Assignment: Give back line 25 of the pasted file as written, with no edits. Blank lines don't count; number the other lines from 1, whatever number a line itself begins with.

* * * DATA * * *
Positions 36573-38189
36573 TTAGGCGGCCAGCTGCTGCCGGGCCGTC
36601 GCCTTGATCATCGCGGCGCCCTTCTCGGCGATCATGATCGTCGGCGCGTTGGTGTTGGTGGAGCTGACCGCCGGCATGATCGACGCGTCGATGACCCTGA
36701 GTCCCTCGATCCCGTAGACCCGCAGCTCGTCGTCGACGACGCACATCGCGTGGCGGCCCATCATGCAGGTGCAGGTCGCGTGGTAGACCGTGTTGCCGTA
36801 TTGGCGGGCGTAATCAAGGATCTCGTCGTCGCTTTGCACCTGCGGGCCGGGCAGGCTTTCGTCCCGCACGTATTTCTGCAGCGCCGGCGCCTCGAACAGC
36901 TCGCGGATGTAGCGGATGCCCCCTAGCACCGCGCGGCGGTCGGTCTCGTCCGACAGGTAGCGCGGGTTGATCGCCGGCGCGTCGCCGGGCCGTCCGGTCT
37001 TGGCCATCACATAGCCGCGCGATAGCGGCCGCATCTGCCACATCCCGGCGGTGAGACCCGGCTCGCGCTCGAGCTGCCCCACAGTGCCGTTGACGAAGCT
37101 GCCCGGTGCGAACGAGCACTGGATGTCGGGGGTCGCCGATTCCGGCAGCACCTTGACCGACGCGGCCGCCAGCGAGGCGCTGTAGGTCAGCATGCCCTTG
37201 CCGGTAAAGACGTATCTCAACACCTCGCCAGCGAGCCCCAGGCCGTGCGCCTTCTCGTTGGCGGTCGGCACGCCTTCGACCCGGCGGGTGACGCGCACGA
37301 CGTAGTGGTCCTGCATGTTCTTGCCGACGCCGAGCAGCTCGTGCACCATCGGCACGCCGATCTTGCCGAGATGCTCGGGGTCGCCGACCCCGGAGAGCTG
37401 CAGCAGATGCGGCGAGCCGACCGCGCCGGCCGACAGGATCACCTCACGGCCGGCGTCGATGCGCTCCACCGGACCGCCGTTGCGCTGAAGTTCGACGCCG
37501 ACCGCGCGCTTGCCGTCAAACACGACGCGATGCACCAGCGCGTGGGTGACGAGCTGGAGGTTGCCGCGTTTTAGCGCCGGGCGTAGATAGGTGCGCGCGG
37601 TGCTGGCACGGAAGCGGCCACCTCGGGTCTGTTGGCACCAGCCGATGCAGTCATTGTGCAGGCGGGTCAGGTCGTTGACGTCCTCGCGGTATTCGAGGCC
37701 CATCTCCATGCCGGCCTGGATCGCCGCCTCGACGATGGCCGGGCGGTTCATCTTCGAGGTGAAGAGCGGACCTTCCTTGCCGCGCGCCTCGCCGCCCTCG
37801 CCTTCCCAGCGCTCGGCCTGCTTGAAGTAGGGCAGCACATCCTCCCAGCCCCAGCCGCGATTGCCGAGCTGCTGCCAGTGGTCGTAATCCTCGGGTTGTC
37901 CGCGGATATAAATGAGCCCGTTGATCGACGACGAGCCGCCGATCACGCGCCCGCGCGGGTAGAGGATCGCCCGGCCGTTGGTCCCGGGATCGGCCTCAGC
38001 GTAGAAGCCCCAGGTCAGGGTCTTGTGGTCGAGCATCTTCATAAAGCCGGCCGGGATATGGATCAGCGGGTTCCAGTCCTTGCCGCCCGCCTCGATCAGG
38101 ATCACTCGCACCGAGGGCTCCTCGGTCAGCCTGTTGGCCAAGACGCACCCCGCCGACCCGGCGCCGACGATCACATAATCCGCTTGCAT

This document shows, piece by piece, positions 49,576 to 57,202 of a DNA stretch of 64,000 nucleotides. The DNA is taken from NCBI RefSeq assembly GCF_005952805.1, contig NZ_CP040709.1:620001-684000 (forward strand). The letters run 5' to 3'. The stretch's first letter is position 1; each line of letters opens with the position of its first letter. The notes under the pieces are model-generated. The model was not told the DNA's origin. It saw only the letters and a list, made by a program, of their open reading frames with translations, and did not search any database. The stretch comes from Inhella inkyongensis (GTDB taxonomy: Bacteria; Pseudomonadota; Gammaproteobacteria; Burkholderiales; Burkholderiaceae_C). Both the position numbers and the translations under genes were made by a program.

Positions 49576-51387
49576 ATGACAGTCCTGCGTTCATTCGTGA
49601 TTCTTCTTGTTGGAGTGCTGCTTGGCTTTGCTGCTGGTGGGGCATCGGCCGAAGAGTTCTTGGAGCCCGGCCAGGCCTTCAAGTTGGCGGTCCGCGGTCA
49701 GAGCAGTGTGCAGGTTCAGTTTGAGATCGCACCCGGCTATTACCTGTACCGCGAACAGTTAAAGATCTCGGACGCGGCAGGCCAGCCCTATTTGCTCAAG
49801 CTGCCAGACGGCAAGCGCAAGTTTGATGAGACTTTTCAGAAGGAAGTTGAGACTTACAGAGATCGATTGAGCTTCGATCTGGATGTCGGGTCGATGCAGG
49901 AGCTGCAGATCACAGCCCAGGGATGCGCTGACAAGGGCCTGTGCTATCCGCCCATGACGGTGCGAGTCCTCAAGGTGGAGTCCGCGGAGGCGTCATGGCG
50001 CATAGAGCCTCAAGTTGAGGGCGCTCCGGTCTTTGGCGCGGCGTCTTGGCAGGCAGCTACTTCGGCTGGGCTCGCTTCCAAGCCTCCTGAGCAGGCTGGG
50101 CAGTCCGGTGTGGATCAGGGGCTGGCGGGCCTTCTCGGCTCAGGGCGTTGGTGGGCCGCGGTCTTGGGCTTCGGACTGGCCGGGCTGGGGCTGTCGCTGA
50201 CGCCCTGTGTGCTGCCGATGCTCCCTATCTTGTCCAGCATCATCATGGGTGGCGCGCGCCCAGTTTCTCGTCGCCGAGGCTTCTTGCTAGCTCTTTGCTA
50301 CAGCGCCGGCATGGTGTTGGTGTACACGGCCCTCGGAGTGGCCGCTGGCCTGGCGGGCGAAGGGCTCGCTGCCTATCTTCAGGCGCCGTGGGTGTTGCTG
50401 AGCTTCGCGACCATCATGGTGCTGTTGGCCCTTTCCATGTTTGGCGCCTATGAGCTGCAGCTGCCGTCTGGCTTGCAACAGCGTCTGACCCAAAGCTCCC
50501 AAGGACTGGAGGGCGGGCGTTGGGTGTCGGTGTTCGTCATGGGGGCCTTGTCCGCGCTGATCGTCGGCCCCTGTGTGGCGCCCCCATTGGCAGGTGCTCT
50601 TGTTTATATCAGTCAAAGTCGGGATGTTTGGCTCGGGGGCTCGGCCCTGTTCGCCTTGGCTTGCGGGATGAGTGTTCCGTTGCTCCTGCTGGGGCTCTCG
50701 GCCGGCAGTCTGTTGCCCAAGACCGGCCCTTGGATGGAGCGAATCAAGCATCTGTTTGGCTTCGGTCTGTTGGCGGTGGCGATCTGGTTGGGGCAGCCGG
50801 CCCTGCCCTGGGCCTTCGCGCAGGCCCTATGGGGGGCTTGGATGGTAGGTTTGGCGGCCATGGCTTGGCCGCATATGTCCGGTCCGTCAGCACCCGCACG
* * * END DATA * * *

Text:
49901 AGCTGCAGATCACAGCCCAGGGATGCGCTGACAAGGGCCTGTGCTATCCGCCCATGACGGTGCGAGTCCTCAAGGTGGAGTCCGCGGAGGCGTCATGGCG